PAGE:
In 1971 a game between Borussia Mönchengladbach and Werder Bremen had to be abandoned with just two minutes left on the clock after one of the goals collapsed. The scores were level at 1-1 when the referee was forced to blow time prematurely but the match was awarded to the vistors Bremen as punishment for Mönchengladbach not having a replacement readily available. Fortunately it didn't stop them from going on to win the League that season.
The same thing happened at Molineux when Wolverhampton Wanderers entertained Norwich City on the opening day of the season in August 1973. On this occasion the goal was fixed and the match was allowed to continue. Wolves went on to win 3-1.
Goal nets were the invention of J. A. Brodie, a civil engineer who would go on to build the Mersey Tunnel, who took out a patent for his invention in 1890 after seeing Everton denied victory against Accrington Stanley after a legimitate goal was incorrectly chalked off by the referee. The first official use of nets date from 1891 when they were used at Crosby Cricket ground near Liverpool, then home to a section of Old Etonians playing for a club called Liverpool Ramblers AFC, and at Nottingham Forest's Town Ground. They were first used in an FA Cup Final in 1892 but it was some time before they were used regularly in International matches, which led to the odd disputed goal.
When Jack Barton scored the ninth goal for England against Ireland in Belfast in 1890, the Irish players claimed the ball had gone over the bar and when Willie Gibson scored a very late equaliser for Ireland in 1894, England's goalkeeper Joe Reader claimed the ball went past the post. It was the first time Ireland avoided defeat against England. Finally, when Billy Bassett put England ahead against Wales in 1889, the Welsh defenders claimed the ball had gone past the post.
But even when nets became widespread there were still disputes. The tautness of the mesh of those early nets was a particular problem, as the ball would often rebound. In the 1908-09 season West Bromwich Albion missed out on promotion by a fraction of a point after a referee disallowed a goal, thinking that the ball had hit the crossbar, and Aston Villa were relegated to the Third Division after a similar incident in 1970. Crystal Palace's Clive Allen had a perfectly good goal wiped-out against Coventry City in 1980 when his free-kick rebounded off the stanchion at the back of the net while Millwall's Paul Ifill saw a goal ruled out in 1999 during a game at Colchester United's Layer Road ground after the officials failed to realise the ball had hit the back of the netting and bounced out again.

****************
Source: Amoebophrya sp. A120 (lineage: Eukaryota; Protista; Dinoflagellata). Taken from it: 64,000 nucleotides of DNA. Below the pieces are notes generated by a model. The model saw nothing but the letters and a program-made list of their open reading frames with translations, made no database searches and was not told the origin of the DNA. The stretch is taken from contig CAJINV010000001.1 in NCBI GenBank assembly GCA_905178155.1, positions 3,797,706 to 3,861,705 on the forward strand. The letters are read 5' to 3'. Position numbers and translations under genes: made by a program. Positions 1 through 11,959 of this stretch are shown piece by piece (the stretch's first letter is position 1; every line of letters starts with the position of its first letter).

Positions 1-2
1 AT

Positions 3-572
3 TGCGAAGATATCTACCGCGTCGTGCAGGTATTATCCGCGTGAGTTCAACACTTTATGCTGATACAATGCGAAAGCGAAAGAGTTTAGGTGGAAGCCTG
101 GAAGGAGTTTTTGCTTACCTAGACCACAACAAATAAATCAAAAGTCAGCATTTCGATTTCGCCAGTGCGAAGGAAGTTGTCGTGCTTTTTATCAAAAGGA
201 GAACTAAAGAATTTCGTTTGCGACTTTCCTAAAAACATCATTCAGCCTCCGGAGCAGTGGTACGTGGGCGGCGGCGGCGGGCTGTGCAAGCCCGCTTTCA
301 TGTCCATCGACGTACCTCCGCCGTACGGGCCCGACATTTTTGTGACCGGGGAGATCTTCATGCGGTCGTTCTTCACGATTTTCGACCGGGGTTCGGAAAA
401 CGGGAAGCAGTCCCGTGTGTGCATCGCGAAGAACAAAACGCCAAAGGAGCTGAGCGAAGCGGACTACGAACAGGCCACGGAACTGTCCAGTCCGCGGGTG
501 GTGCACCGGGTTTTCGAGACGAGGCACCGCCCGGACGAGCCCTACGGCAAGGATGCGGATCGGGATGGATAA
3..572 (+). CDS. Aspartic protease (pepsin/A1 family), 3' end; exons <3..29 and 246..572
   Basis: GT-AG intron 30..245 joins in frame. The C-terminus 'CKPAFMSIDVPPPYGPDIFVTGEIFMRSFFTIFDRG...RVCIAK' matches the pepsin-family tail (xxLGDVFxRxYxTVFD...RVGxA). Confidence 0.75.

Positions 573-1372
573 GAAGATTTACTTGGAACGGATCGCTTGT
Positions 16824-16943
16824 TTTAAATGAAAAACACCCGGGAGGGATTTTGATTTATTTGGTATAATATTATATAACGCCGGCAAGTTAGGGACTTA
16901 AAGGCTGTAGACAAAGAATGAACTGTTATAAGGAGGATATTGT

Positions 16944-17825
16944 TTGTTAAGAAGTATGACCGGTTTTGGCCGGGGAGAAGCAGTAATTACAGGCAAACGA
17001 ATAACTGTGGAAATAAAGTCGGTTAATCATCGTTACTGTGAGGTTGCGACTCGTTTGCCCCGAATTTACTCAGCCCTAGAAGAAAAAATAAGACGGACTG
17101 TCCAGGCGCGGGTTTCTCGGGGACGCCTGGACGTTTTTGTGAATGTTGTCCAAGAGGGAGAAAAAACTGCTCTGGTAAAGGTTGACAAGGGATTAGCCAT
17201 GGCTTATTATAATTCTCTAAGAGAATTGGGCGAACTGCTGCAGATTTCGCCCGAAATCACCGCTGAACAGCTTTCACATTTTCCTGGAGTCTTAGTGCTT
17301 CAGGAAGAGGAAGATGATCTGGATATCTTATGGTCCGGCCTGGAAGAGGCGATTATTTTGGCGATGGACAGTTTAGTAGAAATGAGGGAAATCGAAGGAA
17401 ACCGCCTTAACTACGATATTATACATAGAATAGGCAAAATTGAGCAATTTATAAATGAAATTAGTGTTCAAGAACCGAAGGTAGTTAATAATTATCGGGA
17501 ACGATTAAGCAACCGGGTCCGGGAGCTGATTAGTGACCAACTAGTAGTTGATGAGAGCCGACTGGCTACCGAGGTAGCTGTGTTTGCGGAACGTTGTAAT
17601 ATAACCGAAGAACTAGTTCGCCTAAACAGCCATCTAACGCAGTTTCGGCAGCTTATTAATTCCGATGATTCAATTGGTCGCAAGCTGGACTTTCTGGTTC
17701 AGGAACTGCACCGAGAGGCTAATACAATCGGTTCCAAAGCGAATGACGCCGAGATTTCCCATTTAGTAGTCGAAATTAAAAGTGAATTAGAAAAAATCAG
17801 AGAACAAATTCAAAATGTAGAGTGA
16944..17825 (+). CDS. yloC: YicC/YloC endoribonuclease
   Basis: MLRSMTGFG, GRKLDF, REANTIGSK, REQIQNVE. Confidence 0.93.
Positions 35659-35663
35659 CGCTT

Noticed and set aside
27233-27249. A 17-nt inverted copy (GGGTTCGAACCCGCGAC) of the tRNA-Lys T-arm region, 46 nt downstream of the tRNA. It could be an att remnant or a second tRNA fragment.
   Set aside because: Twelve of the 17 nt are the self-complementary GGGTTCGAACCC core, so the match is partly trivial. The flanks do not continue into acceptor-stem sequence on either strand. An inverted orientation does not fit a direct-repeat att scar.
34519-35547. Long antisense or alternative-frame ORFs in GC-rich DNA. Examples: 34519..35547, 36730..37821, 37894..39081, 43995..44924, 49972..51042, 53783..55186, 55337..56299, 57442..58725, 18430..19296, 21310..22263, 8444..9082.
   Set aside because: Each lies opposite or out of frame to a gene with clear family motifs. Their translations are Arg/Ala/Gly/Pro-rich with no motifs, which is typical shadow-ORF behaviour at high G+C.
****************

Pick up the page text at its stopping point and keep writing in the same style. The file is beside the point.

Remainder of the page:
Worse still, there have been occasions when goals have been awarded and even disallowed because of holes in the meshing of the netting. In 2013 there were two such high-profile incidents, the first of which occurred in Germany in October when Bayer Leverkusen's Stefan Kiessling headed the ball through a hole in the side of the net in a game against Hoffenheim. Referee Felix Brych failed to spot that the striker's header had gone wide and awarded the goal that proved to be the winner as Leverkusen ran out 2-1 winners. Hoffenheim protested after the game and demanded a reply that was not forthcoming.
The following month Wrexham thought they had pulled a goal back during their match against Kidderminster Harriers. However although Dragons striker Adrian Cieslewicz's low, hard drive flew into the back of the net it also went through a hole, leading referee Amy Fearn to believe the ball had gone out for a goal-kick. After six minutes of deliberations with her assistant and players from both sides, the goal was eventually awarded. Kidderminster went on to win the game 3-1.
The deepest goal nets in Europe are thought to be those at La Romareda Stadium in Zaragoza, where they extend a full four metres back from the goal line.
The first personalised nets were made by the inmates of Durham Prison, who make around 750 goal nets a year. These are sold to a number of football clubs, including Leeds United and Sunderland, and cost up to £200 a time.
Queen's Park goalkeeper Andrew Baird was left red faced during the 1894 Scottish Cup semi-final against Rangers when Gers striker David Boyd headed home unopposed because Baird had caught his hand in his net.
Port Vale striker Roddy Georgeson scored on his debut against Rochdale but then suffered the ignomy of having to be cut free from the netting by the referee and club officials after he became tangled up in it when forcing the ball over the line.
A goal net can trap even the most prestigious of goalkeepers. In November 2014 former England international David James was left rather embarrassed when he became tangled in the netting after trying to take his frustrations out on one of his goal posts. James, who enjoyed a glittering career with Liverpool, Aston Villa and Portsmouth among others, had just made a fine save for Kerala Blasters in a game against Goa but was powerless to prevent his opponents from scoring from the rebound. Aiming a swipe at the post, the goalkeeper missed, got his boot stuck in the net and ended up falling into his goalmouth.
A Championship game between Birmingham City and Leeds United was delayed by nearly ten minutes in September, 2014, after a strike by the Blues' Wes Thomas in the 38th broke the net. Thomas's shot dislodged the stanchion fixing at the back of the goal causing the net to sag and had to be hastily replaced by groundstaff.